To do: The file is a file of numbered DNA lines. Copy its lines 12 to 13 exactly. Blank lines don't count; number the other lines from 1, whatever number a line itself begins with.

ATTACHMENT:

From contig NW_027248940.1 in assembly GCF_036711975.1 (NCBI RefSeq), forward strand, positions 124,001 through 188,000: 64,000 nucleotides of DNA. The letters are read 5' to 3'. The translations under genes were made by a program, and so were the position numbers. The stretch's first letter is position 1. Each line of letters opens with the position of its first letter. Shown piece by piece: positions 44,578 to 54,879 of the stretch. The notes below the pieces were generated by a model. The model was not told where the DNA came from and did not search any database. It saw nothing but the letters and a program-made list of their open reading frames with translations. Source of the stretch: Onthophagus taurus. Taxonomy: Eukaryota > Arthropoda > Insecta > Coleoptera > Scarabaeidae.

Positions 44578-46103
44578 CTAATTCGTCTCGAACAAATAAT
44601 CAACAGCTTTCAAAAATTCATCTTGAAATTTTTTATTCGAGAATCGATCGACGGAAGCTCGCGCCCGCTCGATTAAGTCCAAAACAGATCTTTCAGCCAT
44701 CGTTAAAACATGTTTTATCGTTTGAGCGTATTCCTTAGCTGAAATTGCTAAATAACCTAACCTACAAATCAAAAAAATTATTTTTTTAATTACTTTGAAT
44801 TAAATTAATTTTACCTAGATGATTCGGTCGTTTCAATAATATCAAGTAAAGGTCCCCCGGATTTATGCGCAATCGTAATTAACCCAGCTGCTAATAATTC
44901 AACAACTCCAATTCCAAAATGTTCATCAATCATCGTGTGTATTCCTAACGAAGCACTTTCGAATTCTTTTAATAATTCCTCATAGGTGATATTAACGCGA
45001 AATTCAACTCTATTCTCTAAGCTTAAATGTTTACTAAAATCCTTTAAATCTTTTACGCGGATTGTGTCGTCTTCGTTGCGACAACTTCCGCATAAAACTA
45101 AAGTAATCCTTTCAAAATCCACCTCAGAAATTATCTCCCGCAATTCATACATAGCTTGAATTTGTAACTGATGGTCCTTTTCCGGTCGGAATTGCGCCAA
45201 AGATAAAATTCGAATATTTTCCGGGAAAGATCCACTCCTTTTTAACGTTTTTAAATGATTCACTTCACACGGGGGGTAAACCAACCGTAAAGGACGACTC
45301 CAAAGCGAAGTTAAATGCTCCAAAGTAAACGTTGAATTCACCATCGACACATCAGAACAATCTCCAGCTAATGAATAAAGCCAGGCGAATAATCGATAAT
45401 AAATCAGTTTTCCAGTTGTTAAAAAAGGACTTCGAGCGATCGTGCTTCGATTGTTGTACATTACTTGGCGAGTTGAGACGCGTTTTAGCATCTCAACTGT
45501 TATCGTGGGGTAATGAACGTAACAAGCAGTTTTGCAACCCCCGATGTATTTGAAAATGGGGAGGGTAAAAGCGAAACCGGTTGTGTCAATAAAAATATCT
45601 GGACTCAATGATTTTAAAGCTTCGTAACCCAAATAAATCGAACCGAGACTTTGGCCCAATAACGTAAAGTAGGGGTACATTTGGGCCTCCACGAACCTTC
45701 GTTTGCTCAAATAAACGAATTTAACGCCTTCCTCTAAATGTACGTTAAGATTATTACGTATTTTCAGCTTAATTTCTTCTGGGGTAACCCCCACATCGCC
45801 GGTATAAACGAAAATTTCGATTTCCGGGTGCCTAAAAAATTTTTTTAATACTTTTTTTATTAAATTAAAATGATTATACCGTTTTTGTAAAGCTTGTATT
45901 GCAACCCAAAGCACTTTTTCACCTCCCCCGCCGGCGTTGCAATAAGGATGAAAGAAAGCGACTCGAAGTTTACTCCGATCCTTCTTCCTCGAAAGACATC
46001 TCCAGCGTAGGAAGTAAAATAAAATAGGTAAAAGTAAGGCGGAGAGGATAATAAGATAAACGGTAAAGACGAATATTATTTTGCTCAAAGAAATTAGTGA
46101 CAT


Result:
45401 AAATCAGTTTTCCAGTTGTTAAAAAAGGACTTCGAGCGATCGTGCTTCGATTGTTGTACATTACTTGGCGAGTTGAGACGCGTTTTAGCATCTCAACTGT
45501 TATCGTGGGGTAATGAACGTAACAAGCAGTTTTGCAACCCCCGATGTATTTGAAAATGGGGAGGGTAAAAGCGAAACCGGTTGTGTCAATAAAAATATCT